August Issue 2009
A Celebration Gone Wrong
On the night of the Twenty20 World Cup final, 26-year-old Askari Hasan was out celebrating, like most of his countrymen, when a stray bullet hit him in the head. Hasan, the eldest sibling in my house, and the centre of my parents’ hopes and aspirations, is currently in the ICU at a local hospital, waiting for a doctor to advise whether he can undergo brain surgery without any complications. Chances are he could be paralysed for life.
As Afridi hit the winning shot of the match, the city reverberated with the sound of cheers, firecrackers, motorists blowing their car horns on the street and, of course, celebratory aerial firing. As people danced in jubilation, distributed sweets and congratulated each other, a gunshot somewhere on the streets of Karachi changed our lives as well as those of 31 other families. On June 22, 32 victims of aerial firing were admitted to the city’s hospitals — five of them lost their lives to such celebrations. This has not been the only time such an incident has occurred. A look at newspapers of the past six months reveals that incidents related to aerial firing have steadily increased over time. At a wedding some months back, a seven- or eight-year-old died after someone from the groom’s family fired a shot that accidentally hit the child. The wedding celebrations were immediately called off, as the family mourned the loss of their child. Be it a wedding, a cricket win or victory in the elections, Pakistanis, unfortunately, celebrate by randomly shooting in the air.
Officially, the government has imposed a ban on the public display of arms and ammunition, yet the law is consistently violated. Though the Interior Minister of Sindh, Zulfiqar Mirza, has repeatedly claimed that the authorities will arrest those not following the law prohibiting the public display of arms, we have yet to hear about the police taking action against such persons in the province. And in Toba Tek Singh in the Punjab, where policemen took two PPP activists to task on the charge of aerial firing, the Punjab revenue minister and dozens of PPP activists attacked the policemen, tore off their uniforms and snatched their arms to secure the PPP activists’ release.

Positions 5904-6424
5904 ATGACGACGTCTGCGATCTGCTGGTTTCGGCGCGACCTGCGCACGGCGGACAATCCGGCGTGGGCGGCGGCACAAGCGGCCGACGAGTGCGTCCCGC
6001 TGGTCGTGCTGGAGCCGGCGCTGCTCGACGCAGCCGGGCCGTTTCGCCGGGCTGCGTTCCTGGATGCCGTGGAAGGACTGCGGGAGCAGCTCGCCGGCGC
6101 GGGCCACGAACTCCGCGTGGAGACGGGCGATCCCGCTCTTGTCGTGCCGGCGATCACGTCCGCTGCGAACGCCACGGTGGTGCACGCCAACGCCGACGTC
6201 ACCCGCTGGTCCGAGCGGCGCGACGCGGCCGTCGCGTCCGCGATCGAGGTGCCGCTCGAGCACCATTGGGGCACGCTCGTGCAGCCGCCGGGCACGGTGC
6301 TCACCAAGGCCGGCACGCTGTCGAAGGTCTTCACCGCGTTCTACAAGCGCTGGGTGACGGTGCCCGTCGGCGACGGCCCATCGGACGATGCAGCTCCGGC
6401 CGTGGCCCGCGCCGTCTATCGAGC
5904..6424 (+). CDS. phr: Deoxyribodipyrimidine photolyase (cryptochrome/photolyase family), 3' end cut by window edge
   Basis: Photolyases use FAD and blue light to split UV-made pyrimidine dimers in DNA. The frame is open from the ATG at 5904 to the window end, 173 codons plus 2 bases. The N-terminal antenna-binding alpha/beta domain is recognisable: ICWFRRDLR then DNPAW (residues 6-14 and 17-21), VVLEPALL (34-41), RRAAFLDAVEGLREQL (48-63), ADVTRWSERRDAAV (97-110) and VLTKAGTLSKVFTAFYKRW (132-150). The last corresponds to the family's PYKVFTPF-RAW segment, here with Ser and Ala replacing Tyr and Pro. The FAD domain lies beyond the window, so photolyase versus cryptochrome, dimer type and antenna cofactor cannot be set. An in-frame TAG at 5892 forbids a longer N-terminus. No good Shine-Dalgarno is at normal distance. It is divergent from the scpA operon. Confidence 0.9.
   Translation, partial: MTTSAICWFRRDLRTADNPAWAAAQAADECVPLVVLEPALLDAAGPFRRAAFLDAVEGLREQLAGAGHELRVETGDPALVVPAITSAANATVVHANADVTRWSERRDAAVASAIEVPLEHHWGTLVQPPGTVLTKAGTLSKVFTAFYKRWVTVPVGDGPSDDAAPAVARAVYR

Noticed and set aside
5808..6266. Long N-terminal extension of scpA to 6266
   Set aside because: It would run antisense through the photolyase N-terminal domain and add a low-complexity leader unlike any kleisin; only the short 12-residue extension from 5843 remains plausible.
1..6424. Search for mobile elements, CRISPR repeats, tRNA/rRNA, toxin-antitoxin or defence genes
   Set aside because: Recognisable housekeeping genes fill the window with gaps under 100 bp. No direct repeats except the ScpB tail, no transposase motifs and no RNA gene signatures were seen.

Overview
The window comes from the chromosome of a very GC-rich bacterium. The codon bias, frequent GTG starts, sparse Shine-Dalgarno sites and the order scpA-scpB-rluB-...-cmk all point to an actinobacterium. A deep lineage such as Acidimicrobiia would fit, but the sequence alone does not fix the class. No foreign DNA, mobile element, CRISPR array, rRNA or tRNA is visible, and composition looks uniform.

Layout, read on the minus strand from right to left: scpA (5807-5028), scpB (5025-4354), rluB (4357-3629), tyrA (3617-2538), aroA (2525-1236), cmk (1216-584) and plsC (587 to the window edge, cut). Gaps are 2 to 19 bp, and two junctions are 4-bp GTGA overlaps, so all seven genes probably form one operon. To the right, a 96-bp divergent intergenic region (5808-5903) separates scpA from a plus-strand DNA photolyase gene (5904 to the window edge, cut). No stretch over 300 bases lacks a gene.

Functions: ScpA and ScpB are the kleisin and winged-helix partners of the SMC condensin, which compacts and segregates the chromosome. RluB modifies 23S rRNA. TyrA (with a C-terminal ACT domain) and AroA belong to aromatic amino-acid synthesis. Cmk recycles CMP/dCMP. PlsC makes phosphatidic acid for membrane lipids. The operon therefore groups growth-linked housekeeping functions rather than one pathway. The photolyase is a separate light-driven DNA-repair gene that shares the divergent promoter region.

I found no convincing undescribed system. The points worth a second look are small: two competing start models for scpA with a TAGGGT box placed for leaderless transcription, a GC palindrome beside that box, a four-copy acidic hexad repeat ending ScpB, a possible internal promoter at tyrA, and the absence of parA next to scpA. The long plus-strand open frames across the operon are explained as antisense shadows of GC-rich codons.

Celebratory firing has its roots in the tribal culture, where carrying a gun is considered part of a man’s honour and persona. This concept has now been adopted by the urban populace and has become an essential part of any festivity. Guns are even seen in the hands of children; in one instance, a father actually showed his nine-year-old son how to load a gun and fire a shot.
Such incidents point towards the lack of education and should raise a red flag for the authorities concerned. There is a dire need for both creating awareness among the masses about the danger of casual aerial shooting and enforcing the law concerning the public display of arms.
In the last elections to the National Assembly, when the PPP won by a majority, we witnessed the jiyalas openly firing shots in the air without any fear of law-enforcement agencies. Ironically, the sound of gun shots didn’t seem to remind these supporters of their slain leader, Benazir Bhutto, who tragically lost her life to an assassin’s bullet. How these jiyalas failed to associate aerial firing with her death is beyond one’s comprehension. Being BB’s followers, they should’ve dedicated their win to the memory of their leader but, instead, their celebratory aerial firing proved that most people have yet to learn lessons from the past.
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